ASUS And ASRock Radeon RX 5600 Navi Gaming GPUs Leak Early Via EEC

AMD Radeon GPU
At this point, we can pretty assume AMD will in fact launch a Radeon RX 5600 graphics card at some point. Falling into the 'where's there's smoke, there's fire' category, we have seen several leaks pointing to a Radeon RX 5600, dating back to at least July of this year. The most recent, however, is a pair of new listings in the Eurasian Economic Commission (EEC) registry.

This is a common stepping stone for new products, before they are officially announced. We have seen this play out many times in the past. This time, both ASUS and ASRock have made pit stops at the EEC, both with references to multiple custom Radeon RX 5600 SKUs.

ASUS Radeon RX 5600 EEC Listings
Click To Enlarge (Source: EEC)

Starting with ASUS, I count no less than eight custom Radeon RX 5600 graphics cards, each one listed with 8GB of onboard memory. They include the usual suspects, such as the Dual Evo, ROG Strix Gaming, and TUF variants. Incidentally, each of the custom cards lists a Radeon RX 5600 XT and Radeon RX 5600, so it looks as though ASUS will offer at least four custom models of each card.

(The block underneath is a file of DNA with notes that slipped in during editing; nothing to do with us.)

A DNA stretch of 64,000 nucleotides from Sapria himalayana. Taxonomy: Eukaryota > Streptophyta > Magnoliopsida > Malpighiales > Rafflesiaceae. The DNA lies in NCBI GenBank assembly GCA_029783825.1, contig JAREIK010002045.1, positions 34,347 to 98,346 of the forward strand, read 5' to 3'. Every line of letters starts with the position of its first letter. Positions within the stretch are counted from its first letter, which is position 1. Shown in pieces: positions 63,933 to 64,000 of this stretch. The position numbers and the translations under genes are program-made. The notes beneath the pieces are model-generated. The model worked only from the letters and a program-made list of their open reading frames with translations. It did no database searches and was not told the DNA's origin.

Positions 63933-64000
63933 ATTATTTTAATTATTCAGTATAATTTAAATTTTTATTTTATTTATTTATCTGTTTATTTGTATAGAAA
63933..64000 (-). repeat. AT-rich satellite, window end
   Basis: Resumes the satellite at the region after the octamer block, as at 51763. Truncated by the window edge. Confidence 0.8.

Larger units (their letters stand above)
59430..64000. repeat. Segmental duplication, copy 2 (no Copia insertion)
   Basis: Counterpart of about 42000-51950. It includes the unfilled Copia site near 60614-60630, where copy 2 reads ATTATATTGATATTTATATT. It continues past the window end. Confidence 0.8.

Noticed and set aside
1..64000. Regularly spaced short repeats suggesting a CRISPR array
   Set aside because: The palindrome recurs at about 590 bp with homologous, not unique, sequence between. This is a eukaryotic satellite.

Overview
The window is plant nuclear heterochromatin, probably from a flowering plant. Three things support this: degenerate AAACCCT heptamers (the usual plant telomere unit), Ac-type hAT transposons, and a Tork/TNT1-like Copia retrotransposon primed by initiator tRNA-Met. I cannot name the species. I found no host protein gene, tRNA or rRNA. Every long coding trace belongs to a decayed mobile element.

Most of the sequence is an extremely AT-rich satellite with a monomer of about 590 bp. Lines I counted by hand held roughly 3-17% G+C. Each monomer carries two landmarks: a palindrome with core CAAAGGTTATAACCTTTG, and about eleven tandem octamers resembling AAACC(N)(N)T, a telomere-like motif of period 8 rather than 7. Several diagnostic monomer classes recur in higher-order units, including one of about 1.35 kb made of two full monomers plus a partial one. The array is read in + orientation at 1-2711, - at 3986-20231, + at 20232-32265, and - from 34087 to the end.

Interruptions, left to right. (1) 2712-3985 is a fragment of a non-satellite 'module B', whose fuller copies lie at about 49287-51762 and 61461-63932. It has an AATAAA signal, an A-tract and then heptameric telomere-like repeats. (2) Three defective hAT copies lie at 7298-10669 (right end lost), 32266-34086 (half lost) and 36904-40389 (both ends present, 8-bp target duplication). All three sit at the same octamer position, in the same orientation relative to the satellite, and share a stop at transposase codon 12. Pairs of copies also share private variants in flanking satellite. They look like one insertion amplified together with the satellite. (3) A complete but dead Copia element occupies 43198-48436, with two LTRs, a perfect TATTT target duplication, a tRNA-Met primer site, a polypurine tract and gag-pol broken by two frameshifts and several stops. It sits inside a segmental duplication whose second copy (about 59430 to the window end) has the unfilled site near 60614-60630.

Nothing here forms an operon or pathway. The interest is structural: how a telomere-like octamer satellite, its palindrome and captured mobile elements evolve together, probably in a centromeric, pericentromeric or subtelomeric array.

ASRock Radeon RX 5600 EEC Listing
Click To Enlarge (Source: EEC)

Moving on to ASRock, the EEC listing shows fewer cards in total with just three, and they are all based on the regular Radeon RX 5600 (non-XT). What's interesting, however, is the amount of video memory—ASRock is only listing 6GB on each of the cards, whereas ASUS shows 8GB on each of its custom cooled models.

As noted by Neowin (which spotted these listings), the likely explanation is that ASUS labeled its cards wrong. It's technically possible that ASUS is using a different GPU than ASRock, and can therefore enable more RAM with a higher bus bandwidth, but that seems a little far fetched. Given that the Radeon RX 5700 series sports a 256-bit bus and the Radeon RX 5500 series uses a 128-bit bus, the Radeon RX 5600 will most likely ship with 6GB of RAM on a 192-bit bus. This would also be consistent with past rumors.

Therein lies the problem with these kinds of leaks. Even though a listing in the EEC registry is a strong hint that a product exists, it can still leave questions unanswered, and even raise some, as is the case here.